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Fred Fleitz is the most confrontational person I’ve met in journalism

A reported candidate for director of national intelligence is already roiling Washington

July 12, 2019

3:55 PM

12 July 2019

3:55 PM

Fred Fleitz doesn’t like me.

When I last saw national security adviser John Bolton’s former chief of staff, in January, he told me my journalism was ‘crap,’ that I was ‘crap,’ and that he ‘didn’t have anything to say’ to me. Fair enough.

This was the second time I’d tangled with Fleitz, a career conservative, civil servant and intelligence officer.

Our first interaction came before he became Bolton’s chief of staff in 2018. Fleitz had publicly condemned my profile of his ally and mentor, Frank Gaffney. Gaffney, controversial in his own right, has since been entirely decent to me.

But Fleitz is both Gaffney and Bolton’s pitbull, and seems to have no time for less than obsequious journalists.

At the time, I dismissed his fusillades as the trash talk of a civilian think tanker in the sunset of his career.

I see I may have been wrong, as today the two eminent journalists of my generation, Axios’s Jonathan Swan and Politico‘s Natasha Bertrand, report that President Trump may sack his current director of national intelligence, the somnolent Dan Coats, and replace him with the pugnacious Fleitz, now president of the Center for Security Policy.

Reappointing Fleitz would suggest that the president is doubling down on Iran hawks and Islamophobic cranks, even though he’s not one himself. It would be a boon to those who complain the president is truly enraptured by television and personality. It would indicate that Trump has adopted the siege mentality of his radical national security adviser, Ambassador Bolton, who had thought to be on the outs.

Since Christmas, the president has expressed a desire to leave Afghanistan, leave Syria, and avoid war with Iran and even concede them their sphere of influence. At the same time the president has ensconced himself with establishmentarians, neoconservatives and roguish überhawks, for whatever reason. The result has been a goofy reliance on outside help: namely the advice of Fox host Tucker Carlson. A Fleitz appointment would heighten that dynamic. You can imagine the president calling Carlson to assess the seriousness of the latest drone downing by the Islamic Republic, while a DNI Fleitz, teamed with Bolton, urges a merciless response in which Trump has little inherent interest.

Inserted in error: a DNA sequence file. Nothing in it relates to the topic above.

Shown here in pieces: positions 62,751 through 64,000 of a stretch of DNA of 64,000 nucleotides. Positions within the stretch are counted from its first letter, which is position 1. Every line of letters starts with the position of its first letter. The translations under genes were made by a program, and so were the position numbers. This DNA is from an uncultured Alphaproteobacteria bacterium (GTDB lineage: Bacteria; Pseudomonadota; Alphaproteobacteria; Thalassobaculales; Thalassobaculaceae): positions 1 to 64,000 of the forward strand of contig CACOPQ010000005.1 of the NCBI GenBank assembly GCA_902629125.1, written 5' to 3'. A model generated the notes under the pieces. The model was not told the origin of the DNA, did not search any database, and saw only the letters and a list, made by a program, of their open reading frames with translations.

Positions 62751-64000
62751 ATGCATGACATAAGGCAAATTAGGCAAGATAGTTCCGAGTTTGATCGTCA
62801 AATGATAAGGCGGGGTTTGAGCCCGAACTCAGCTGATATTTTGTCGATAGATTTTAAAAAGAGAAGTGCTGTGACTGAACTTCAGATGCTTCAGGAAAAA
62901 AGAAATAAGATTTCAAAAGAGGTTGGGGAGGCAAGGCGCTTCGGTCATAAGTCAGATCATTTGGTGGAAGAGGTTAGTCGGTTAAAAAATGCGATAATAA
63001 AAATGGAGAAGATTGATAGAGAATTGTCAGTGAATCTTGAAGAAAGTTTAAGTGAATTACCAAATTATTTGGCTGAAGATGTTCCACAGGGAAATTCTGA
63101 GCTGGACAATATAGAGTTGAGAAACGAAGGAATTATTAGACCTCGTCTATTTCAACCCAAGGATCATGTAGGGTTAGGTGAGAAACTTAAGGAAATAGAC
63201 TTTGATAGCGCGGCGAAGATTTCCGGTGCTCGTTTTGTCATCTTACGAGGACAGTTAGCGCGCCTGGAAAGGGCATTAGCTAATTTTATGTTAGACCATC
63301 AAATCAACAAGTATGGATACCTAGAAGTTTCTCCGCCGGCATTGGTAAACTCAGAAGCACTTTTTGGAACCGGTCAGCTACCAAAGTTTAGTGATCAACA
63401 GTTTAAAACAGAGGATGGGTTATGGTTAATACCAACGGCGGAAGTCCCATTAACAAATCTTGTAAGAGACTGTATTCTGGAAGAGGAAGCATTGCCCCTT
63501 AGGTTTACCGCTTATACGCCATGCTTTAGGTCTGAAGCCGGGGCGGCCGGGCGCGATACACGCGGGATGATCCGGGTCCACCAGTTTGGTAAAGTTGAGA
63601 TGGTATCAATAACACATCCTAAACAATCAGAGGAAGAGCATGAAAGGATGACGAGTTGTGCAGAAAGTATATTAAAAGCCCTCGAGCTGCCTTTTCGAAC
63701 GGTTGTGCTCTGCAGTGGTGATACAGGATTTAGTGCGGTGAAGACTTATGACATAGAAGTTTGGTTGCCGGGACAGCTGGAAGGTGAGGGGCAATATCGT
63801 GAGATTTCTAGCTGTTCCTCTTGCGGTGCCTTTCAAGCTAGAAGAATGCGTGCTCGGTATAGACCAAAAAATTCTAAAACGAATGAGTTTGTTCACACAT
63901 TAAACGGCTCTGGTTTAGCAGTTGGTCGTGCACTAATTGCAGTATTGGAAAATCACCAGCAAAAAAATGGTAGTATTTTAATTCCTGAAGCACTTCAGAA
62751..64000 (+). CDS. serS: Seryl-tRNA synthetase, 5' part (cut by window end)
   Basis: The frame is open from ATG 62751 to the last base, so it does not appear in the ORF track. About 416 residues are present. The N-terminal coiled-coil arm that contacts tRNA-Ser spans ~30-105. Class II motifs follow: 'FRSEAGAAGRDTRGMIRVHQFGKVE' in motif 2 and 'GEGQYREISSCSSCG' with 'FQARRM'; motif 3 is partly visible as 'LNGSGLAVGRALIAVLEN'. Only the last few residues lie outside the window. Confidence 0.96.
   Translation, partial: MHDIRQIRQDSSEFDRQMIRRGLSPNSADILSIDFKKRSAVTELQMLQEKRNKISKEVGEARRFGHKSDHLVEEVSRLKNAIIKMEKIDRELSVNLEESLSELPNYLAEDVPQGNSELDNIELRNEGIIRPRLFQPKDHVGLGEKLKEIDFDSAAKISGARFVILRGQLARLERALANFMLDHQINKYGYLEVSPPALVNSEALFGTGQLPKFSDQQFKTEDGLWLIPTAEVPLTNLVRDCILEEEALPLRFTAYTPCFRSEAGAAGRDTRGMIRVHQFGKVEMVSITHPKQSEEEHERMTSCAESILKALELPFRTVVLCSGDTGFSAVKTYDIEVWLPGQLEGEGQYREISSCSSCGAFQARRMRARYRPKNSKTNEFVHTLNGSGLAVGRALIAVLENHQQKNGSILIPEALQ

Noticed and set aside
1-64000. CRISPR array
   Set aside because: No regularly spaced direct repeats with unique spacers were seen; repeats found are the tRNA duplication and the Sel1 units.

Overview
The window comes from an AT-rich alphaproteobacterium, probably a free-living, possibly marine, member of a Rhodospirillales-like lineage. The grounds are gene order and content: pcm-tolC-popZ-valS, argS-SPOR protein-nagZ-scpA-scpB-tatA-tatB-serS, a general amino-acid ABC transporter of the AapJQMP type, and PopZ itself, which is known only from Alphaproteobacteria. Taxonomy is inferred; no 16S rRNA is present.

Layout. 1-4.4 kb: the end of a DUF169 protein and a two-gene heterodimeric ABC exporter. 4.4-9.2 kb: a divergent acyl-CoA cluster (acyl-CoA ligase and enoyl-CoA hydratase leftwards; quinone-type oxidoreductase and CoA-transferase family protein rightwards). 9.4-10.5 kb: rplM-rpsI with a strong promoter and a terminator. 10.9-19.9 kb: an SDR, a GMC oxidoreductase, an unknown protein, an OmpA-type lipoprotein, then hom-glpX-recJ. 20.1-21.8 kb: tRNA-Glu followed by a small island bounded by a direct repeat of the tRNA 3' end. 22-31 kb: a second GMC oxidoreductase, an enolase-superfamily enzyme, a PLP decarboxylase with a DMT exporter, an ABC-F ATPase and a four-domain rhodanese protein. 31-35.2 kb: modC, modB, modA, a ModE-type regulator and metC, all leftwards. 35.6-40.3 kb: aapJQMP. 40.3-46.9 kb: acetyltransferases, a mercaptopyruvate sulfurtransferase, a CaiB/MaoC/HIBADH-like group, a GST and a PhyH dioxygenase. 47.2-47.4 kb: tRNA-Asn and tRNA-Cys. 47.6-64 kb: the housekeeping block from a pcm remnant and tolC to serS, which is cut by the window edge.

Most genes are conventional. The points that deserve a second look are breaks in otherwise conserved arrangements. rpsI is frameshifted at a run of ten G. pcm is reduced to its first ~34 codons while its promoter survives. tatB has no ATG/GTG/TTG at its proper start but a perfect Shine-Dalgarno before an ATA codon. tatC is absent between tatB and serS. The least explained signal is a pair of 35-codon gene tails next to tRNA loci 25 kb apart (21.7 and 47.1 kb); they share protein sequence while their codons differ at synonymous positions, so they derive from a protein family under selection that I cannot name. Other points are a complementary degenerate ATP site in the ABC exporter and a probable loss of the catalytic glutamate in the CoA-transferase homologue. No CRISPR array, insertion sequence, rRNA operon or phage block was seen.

What does Trump see in Fleitz? The Center for Security Policy is ‘big time neocon,’ says a former senior administration official, but it ‘worships at the church of Trump.’ Mr Fleitz is right on Russia, at least as it relates to the overblown 2016 election controversy, and has on television ably defended an administration that was near-stillborn amid the Mueller debacle, a hatchet job misfire from the American intelligence community. Trump no doubt thinks installing Fleitz will show he means business, but he could be swallowing a poison pill by elevating another Middle East hardliner. At his core, the president wants to extricate the US from that region, not expand further into it.

Cheering Friday’s news were hawks such as the journalist Jordan Schachtel and staffers at Ben Shapiro’s Daily Wire, many of whom backed Ted Cruz in 2016. The Gaffney-Fleitz coterie is fundamentally a Cruz outfit, with interlocutors such as Virginia Thomas, wife of Supreme Court justice Clarence, all of whom favored Cruz over Trump in the primary. It’s ancient history now, but the populist right was split, sometimes ferociously, between Trump and Cruz. It remains curious why Trump keeps drawing from a murky well, when he could hire true Middle East realists, such as the restrainers at the conservative Defense Priorities or the new Quincy Institute.

Whether he means it or not, by naming Fleitz Trump would also be rewarding the bunker mentality of Bolton and his team. My experience is hardly unique: Fleitz’s notorious abrasiveness toward the fourth estate would apparently be seen as a plus, not a negative.

If Fleitz gets the nod he will face an uphill climb, as have other outlaw Trump picks such as the failed Fed nominees Steve Moore and Herman Cain. ‘I’d personally testify against him in confirmation hearings,’ a former senior intelligence official supportive of the president told me Friday morning.

Fleitz has himself worked on the Hill, and ‘he made himself a lot of enemies… during his time as a staffer there,’ the former official said. ‘Whether President Trump realizes it or not, Fleitz’s appointment would be a sharp repudiation of the president’s own professed intentions to end rather than perpetuate America’s addiction to military interventionism around the world.’


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